The Internal Revenue Service (“IRS”) recently published updated figures, reducing allowable expenses used in determining whether they will accept a taxpayer’s offer in compromise (“OIC”).

If a taxpayer has an outstanding tax debt with the IRS, the IRS has the authority to settle or reduce these taxes under an OIC filed by a taxpayer. Where the taxpayer can demonstrate “doubt as to collectability” or that the taxes should be compromised on the basis of “effective tax administration” (where exceptional circumstance exist so that paying the tax would pose a serious economic hardship, be unfair, and would be inequitable), the IRS can agree to accept less than what is owed. The IRS, recognizing it may be better to collect some of the taxes rather than less or even none of it, is often willing to accept an OIC.

The IRS evaluates a taxpayer’s ability to pay under an OIC by reviewing financial information from the taxpayer, submitted through an IRS financial statement form (Form 433-A (OIC) for individuals, or 433-B (OIC) for businesses). The Form 433 requires the taxpayer to identify personal/business information, including assets, debts, and income and expenses. For individuals, the IRS allows certain personal living expenses in evaluating ability to pay an OIC. These expenses include housing expenses, automobile expenses, health care costs, and more.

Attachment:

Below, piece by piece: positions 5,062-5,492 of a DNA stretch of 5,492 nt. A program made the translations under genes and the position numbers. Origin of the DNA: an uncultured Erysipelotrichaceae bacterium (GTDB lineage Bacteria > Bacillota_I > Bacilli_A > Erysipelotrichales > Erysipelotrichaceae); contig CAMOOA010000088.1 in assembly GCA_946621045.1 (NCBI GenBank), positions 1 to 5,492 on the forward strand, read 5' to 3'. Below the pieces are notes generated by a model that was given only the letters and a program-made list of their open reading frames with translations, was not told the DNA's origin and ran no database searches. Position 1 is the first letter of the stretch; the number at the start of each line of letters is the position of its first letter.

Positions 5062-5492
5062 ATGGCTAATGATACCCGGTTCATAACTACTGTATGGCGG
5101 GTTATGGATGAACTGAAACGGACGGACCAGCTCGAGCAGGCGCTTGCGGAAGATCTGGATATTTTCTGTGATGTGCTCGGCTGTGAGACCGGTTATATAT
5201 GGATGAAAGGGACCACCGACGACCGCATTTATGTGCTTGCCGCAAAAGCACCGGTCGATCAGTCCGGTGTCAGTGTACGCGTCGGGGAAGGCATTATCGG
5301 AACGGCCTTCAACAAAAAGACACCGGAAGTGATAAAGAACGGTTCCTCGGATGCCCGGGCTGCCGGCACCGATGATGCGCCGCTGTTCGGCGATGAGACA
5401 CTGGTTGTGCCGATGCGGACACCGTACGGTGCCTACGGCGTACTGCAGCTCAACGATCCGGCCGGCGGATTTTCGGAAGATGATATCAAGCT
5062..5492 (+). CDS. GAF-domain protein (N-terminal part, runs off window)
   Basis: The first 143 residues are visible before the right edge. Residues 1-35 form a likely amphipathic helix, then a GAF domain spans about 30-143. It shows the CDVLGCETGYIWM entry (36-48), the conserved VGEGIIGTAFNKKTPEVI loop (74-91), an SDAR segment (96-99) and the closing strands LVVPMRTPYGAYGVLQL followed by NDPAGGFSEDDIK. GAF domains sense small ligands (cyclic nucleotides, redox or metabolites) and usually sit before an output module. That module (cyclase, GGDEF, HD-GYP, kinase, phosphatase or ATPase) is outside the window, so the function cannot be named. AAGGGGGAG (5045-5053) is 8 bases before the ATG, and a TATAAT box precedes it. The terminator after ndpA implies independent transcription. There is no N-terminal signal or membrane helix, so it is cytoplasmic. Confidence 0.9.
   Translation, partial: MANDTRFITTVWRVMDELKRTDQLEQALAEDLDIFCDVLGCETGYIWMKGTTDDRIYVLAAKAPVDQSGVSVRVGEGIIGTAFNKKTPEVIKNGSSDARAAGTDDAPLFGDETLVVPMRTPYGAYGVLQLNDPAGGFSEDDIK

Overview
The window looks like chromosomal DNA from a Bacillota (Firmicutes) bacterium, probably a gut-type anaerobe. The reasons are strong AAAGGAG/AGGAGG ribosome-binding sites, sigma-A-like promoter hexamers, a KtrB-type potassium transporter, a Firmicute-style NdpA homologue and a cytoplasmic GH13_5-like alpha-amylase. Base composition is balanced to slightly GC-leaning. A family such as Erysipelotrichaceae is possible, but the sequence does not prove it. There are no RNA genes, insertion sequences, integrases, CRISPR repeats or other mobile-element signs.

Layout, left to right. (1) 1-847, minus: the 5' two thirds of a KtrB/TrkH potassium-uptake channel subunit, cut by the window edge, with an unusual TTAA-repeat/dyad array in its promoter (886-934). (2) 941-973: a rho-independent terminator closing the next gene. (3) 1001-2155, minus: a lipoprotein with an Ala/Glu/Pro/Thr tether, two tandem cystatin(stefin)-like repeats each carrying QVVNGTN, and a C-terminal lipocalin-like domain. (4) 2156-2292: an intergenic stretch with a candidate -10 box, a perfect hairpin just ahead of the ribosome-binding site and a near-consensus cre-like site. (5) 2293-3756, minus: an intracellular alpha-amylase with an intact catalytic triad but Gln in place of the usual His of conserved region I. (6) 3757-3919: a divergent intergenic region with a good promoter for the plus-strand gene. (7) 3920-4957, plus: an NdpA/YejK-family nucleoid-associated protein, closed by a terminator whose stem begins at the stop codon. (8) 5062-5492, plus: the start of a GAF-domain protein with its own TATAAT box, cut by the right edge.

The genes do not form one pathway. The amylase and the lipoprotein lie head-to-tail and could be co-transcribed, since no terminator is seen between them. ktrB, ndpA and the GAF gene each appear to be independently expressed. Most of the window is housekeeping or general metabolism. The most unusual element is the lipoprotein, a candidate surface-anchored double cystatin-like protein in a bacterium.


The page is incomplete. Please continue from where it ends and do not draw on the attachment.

However, the IRS doesn’t allow taxpayers to claim all of their actual personal expenses, but instead limits or “caps” these expenses. The IRS has established national and local standards based on the size of the taxpayer’s family and other factors, and sets maximum allowances that vary by location. The taxpayer is allowed the amount actually spent, or the applicable standard expense, whichever is less. This often results in a taxpayer with larger personal expenses, being allowed a smaller deduction because of the local limits, and this then produces more monthly income for the taxpayer, which increases the OIC amount.

The IRS recently issued updated tables, effective March 28, 2016, reducing the monthly dollar amounts it will accept as allowable personal living expenses, making it more difficult for taxpayers to qualify for an Offer in Compromise, or at least increasing now the amount that must be offered under an OIC. Although OICs remain as a useful tool in settling tax debts with the IRS, the new IRS expense tables now make it more important than ever to consult with a tax professional to determine whether an OIC is a feasible option to resolve federal taxes.